Although it was disappointing we couldn’t view his slides, Eagleman’s presentation was a big lift for those of entirely enthusiastic about the new age of information we live in, and what it means for empowering our students to be digitally savvy, connected critical thinkers. Eagleman calls himself a “cyber-optimist,” just as I am, and he offers valuable, neurologically founded, evidence and perspective on where learning needs to be going.
As an optimist, he is anything but gloomy about the way students brains are changing, but rather embracing this moment to change up what we are doing: to take learning online, to take it toward active, engaged, decisionmaking, critical thinking, mistake making and retooling, rich environments for our student.
Let’s not be daunted, let’s be inspired. This is genuinely the most exciting moment to be an educator, and most exciting moment to be a learner, since Socrates was in taking inquiry more deeply with his fellow Athenians, and each and every day let’s ask ourselves: what can we do to realign what we are doing to take advantage of this moment?
The conscious I is the smallest part of the mind: the conscious aware I is like a broom closet of the mansion that is the brain.
“In each of us, there is another who we do not know.” Jung.
We have to understand the conscious mind to help understand how to better steer kids toward the learning that matters.
Think though problems, synthesis, come up with solutions, creatively: what we need most for teaching and learning.
What does the unconscious mind have to do with creativity?
The key to neural networks is that they make associations: everything is tied to something else. The problem of the path of least resistance. The unconscious mind is incredibly efficient: It seeks the swiftest, straightest, path to the answer, the path of least resistance, the simplest and plainest result that it can.
How do we get people off the path of least resistance?
The brain is constantly rewriting its own software. The brain is so plastic and malleable.
We want to send people back to re-think things, to push back past the path of least resistance. To be creative, you need to practice creativity.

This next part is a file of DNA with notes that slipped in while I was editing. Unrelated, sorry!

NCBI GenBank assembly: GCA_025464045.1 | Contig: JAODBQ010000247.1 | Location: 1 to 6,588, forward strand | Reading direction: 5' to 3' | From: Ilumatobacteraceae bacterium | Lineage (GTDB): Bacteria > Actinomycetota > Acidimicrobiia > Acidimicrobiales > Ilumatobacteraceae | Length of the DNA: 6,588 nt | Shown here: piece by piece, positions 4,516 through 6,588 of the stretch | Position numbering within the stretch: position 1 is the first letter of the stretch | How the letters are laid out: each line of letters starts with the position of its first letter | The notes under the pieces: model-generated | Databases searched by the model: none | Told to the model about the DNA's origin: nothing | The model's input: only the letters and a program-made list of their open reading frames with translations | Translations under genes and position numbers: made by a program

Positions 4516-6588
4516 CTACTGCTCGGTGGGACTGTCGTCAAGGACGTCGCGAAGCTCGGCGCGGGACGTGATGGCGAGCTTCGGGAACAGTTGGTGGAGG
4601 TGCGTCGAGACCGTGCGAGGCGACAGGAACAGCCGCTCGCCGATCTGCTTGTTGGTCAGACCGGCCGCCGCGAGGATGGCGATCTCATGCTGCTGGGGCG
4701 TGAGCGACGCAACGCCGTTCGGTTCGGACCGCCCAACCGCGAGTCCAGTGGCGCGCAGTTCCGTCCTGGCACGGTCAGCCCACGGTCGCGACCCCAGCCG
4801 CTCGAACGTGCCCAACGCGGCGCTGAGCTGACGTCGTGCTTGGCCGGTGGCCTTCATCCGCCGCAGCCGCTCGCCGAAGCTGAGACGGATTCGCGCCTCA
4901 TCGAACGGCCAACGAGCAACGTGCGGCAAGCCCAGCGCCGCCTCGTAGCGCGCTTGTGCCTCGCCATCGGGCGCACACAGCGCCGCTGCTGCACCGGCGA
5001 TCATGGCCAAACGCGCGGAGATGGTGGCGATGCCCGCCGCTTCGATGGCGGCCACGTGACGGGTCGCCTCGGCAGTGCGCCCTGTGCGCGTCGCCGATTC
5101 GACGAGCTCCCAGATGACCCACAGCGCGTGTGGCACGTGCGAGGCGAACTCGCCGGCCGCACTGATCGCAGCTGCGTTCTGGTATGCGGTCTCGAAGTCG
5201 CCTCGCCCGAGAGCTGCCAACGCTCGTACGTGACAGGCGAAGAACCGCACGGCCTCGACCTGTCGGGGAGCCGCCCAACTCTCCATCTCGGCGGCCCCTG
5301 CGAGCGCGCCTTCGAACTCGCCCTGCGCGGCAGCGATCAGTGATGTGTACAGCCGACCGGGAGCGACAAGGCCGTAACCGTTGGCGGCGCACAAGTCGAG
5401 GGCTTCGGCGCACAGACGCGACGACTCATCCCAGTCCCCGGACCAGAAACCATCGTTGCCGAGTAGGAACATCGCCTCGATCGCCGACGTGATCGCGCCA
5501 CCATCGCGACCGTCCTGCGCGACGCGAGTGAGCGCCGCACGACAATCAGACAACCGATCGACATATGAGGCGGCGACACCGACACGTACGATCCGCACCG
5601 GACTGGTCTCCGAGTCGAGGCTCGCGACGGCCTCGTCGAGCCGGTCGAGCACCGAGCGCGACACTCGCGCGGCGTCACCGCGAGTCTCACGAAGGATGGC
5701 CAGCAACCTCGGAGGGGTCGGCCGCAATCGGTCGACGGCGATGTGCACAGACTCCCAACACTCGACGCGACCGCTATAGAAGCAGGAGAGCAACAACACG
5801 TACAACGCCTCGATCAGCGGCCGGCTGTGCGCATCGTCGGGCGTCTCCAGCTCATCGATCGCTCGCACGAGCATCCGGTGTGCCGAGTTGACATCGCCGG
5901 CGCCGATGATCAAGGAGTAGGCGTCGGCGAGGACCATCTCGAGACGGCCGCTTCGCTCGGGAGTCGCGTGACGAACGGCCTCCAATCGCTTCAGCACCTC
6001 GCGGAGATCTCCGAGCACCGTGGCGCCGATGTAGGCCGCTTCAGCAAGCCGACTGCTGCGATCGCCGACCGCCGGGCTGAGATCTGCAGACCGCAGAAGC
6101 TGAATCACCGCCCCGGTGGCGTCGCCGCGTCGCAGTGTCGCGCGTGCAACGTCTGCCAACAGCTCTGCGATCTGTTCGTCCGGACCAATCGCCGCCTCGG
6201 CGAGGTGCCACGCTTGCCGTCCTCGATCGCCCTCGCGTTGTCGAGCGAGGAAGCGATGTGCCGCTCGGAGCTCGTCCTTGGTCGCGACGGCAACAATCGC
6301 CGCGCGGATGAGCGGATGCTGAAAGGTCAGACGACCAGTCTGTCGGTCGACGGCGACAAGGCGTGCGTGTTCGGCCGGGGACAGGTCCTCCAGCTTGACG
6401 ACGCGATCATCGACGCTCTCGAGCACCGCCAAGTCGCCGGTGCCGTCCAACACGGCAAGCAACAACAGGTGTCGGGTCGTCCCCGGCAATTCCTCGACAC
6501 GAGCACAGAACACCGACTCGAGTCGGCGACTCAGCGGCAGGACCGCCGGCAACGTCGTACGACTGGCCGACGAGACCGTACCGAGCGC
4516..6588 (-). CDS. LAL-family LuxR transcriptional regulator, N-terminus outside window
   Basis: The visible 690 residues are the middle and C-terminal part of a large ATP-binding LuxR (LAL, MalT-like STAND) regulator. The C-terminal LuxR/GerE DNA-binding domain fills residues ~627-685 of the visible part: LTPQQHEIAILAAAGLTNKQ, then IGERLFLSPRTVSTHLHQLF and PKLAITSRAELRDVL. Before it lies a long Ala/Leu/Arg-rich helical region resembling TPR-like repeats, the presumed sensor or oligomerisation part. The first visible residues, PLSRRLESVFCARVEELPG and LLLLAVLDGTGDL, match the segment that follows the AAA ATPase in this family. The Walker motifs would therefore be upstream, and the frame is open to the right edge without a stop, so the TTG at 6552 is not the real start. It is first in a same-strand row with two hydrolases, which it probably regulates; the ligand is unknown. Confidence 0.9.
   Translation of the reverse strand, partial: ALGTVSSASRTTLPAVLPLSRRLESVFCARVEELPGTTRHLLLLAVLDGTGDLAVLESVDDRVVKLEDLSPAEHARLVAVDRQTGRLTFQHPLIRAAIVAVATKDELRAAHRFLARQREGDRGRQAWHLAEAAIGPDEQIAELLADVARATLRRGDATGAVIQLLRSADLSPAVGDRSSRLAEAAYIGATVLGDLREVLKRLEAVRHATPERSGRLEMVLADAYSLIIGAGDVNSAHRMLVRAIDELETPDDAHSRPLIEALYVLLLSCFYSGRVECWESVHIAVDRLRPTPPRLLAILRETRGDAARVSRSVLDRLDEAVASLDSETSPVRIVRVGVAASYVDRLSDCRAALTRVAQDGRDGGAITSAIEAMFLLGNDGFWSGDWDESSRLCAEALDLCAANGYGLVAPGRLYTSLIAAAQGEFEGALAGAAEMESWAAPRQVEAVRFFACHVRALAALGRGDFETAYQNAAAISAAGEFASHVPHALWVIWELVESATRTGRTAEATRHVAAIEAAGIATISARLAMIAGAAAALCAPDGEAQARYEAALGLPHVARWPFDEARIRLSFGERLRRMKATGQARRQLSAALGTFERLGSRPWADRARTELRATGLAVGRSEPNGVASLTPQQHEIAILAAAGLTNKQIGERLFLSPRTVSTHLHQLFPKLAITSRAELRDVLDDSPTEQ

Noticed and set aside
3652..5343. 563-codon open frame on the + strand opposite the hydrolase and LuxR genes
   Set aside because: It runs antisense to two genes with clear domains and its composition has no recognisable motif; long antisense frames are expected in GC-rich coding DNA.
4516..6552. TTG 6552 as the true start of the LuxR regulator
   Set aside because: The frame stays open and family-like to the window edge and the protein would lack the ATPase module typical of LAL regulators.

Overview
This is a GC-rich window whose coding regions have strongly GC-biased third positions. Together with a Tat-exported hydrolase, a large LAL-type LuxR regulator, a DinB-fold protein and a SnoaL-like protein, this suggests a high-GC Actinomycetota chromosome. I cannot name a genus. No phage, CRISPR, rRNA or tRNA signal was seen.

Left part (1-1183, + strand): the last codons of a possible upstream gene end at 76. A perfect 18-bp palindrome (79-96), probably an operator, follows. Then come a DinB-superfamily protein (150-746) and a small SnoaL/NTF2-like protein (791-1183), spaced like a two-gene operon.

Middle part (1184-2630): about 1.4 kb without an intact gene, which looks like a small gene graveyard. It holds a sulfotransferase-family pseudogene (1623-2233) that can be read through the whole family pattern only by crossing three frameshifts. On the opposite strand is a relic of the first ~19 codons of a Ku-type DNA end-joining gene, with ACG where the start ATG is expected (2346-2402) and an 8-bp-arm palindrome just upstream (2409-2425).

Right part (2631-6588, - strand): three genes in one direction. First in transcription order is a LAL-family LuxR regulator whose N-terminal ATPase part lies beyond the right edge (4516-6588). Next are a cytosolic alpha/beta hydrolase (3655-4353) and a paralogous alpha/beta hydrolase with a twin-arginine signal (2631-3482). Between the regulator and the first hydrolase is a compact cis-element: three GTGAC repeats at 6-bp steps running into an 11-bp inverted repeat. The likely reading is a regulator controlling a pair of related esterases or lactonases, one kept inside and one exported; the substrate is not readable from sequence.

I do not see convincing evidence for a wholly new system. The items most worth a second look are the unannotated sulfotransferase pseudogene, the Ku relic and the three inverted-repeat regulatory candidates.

“A man is a product of his thoughts” Gandhi
There are several types of creativity: convergent and divergent thinking.
How many different uses can you come up for a brick?
Guided teaching: Example: Picture and apple in your head, think about what kind of apple, think about the texture of the skin, think about the stem, think about its size: I am guiding your thinking to enhance creativity.
Errors are the portal of discovery. Guide your students to be wrong, multiple times, so they see
Help student make error and be OK about making errors.
Learning is an event. Make decisions, touch things, teach others, practical, lived experience of learning.
Kids are growing up very differently today than they used to.
“They are different than we are.”
Because a generation y digital native is used to this new kind of world, online, connected, networked, multi-tasking– that’s what wires up their brain– does this make a child struggle to concentrate? This is not ADHD– this is a normal response to a student who is used to multi-tasking/connectivity, and struggles to settle into a single, narrow focal point in our classrooms.
The pressure is on us to make more engaging, interactive, classrooms, where students make decisions and chart more of their own course with relevance and salience evident.
The onus is on us to figure out how to ask the question which encourages student to use google but not exclusively rely upon google.
Links and resources
Jennifer Lockett’s post on Eagleman’s talk.
Teach students metacognition: start perhaps with the path of least resistance.
Clarify in class creativity assignments the difference of convergent and divergent thinking.
Practice guided thinking toward greater, more complex and rich, creativity.
Focus on the growth mindset from Dweck, and praise for effort, not talent.
Structure a class experience intentionally designed for student error, and student learning from error.
Welcome students to use google to answer your questions, and then ask questions that google can’t answer immediately, but can provide information that can be used for richer answers.
What can we do to make this an active, multi-sensory learning?
What is the role of intentional error in lesson design?
What are our own mindsets, as educators: how do we strengthen our own growth mindsets?
What does it mean to provide our students more decision-making opportunities in our classrooms?
How can we reframe, rephrase our assessments, our test questions and assignments, so that we expect and require students to use google and the web to answer them, but still make them challenging, meaningful, assessments and questions.